July 21, 1861
…Clouds of dust shifted and moved through the forest; and through the wavering mists of light blue smoke, and the thicker masses which rose commingling from the feet of men and the mouths of cannon, I could see the gleam of arms and the twinkling of bayonets.
On the hill beside me there was a crowd of civilians on horseback, and in all sorts of vehicles, with a few of the fairer, if not gentler sex. A few officers and some soldiers, who had straggled from the regiments in reserve moved about among the spectators, and pretended to explain the movements of the troops below, of which they were profoundly ignorant.
The cannonade and musketry had been exaggerated by the distance and by the rolling echoes of the hills; and sweeping the position narrowly with my glass from point to point, I failed to discover any traces of close encounter or very severe fighting. The spectators were all excited, and a lady with an opera-glass who was near me was quite beside herself… “That is splendid. Oh, my! Is not that first-rate. I guess we will be Richmond this time to tomorrow.” These, mingled with coarser exclamations, burst from the politicians who had come out to the see the triumph of the Union arms…
…Notwitstanding all the exultation and boastings of the people at Centreville, I was well convinced no advance of any importance or any great success had been achieved, because the ammunition and baggage waggons [sp.] had never moved, nor had the reserves received any orders to follow in the line of the army.
The clouds of dust on the right were quite inexplicable. As we were looking, my philosophic companion asked me in perfect seriousness, “Are we really seeing a battle now? Are they supposed to be fighting where all that smoke is going on? This is rather interesting, you know.”
William Howard Russell’s report for The Times in London on the First Battle of Bull Run, July 21, 1861
Yes, civilians really did go out and try to watch the battle. It was supposed to be a grand spectacle – watching the Rebels get crushed. The civilians included a number of politicians and their families and wealthy citizens of Washington City. They even brought their picnic baskets.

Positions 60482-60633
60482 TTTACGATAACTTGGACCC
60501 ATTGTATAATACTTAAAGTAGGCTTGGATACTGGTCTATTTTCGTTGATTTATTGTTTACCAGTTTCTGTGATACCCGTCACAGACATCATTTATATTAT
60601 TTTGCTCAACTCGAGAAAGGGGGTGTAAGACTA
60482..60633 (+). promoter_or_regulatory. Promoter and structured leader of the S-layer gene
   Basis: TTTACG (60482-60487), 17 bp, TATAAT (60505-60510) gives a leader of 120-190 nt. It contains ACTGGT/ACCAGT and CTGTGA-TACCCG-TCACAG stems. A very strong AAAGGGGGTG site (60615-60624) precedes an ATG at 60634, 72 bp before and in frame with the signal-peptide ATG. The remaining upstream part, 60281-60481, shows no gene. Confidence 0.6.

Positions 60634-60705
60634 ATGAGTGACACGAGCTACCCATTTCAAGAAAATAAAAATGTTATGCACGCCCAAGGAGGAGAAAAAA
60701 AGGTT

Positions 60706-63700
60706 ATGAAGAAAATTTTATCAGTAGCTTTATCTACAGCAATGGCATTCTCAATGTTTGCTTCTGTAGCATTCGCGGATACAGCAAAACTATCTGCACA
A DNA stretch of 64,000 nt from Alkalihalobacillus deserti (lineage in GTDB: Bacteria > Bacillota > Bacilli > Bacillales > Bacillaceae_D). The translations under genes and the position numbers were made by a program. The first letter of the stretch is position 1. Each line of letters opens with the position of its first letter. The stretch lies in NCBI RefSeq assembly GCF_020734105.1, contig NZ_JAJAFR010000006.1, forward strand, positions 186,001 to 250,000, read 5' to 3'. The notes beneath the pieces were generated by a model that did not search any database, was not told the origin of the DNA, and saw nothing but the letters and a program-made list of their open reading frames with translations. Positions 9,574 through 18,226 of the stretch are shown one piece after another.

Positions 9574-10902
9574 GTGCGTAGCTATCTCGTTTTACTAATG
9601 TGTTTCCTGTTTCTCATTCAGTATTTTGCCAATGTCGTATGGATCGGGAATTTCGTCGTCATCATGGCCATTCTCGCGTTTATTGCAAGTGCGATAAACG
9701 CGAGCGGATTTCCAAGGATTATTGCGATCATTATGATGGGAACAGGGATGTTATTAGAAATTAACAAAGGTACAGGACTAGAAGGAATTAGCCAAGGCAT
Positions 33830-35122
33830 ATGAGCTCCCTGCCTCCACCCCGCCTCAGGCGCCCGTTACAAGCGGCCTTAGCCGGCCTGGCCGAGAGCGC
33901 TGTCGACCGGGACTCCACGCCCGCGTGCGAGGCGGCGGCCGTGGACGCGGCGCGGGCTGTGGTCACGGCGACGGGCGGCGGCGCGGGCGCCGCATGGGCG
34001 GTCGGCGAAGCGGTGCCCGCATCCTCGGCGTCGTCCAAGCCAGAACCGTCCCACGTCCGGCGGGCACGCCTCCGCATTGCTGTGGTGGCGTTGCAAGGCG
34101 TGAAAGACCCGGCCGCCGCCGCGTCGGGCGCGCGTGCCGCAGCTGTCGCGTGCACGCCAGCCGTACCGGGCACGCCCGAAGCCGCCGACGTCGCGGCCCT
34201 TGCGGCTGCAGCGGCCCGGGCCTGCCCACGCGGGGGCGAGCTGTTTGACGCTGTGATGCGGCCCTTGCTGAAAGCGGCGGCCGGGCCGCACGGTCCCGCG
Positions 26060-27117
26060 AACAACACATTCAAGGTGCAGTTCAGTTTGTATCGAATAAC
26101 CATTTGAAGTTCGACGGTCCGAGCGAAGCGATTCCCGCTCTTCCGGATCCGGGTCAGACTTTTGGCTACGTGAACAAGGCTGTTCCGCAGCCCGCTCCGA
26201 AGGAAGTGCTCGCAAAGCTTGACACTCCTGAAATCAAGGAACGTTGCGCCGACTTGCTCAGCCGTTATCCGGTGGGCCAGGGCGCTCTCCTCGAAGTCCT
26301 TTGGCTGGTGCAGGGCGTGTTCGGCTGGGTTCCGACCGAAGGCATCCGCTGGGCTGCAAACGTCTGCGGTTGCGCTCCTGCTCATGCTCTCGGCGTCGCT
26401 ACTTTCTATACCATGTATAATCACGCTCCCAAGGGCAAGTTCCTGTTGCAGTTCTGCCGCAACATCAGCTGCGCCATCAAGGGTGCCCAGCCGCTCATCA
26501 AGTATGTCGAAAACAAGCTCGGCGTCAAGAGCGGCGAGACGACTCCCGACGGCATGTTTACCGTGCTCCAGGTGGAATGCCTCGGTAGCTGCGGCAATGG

It is important to note that First Bull Run is one of the few battles where this happened. Often some civilian men would keep watch on the battle, but rarely did anyone think a battle scene would make a lovely setting for a picnic after awakening to war.
Thus, the civilian extravagance at First Bull is a unique situation, emphasizing the naivety and patriotic fever. The thoughts and feelings of Americans had yet to meet war’s reality. But, those folks with their picnic baskets quickly learned a lesson about war.
In the late afternoon – after the first shots of battle and the stand on Henry House Hill – General Jackson ordered a bayonet charge and the Confederate lines moved forward. Tired and panicky Union regiments scampered away while other units in blue made desperate defenses and yearned powerful and positive reputations. The Confederate cavalry joined the scene, added to the confusion and terror.
On the nearby hillsides, the civilians started to realize something was wrong. Eventually, they got the news. Their army was retreating and the Rebels were coming. Springing into their carriages, the citizens joined the mass of soldiers, wagons, and horses running for the capital. It was a mess. (And that’s an understatement.)
Fortunately for the frightened civilians and disheartened soldiers, the entire Confederate army didn’t launch after them. The cavalry followed for a little while, but the infantry remained around Manassas Junction. The Confederates won the battle, but did not press on for a more complete victory. Both sides were in a shock over what had happened; about 3,700 soldiers were dead, wounded, or missing.
Both Union and Confederate governments “courted” the governments of Europe, seeking help or at least guaranteed neutrality. European rulers and citizens were watching the American conflict, wondering if the experiment of self-government could continue.
It’s significant to note this report of the first battle that would appear in a London newspaper. What did the British think when they read the account?
P.S. I’ve had people tell me how ridiculous it was that people actually went out and watched this battle like a sporting event. It was awful, and I’d like to hope that if I’d lived back then I would’ve stayed home. So let’s start a debate…do modern day video games and that glorification of war have any similar comparisons to the infamous civilian actions on July 21?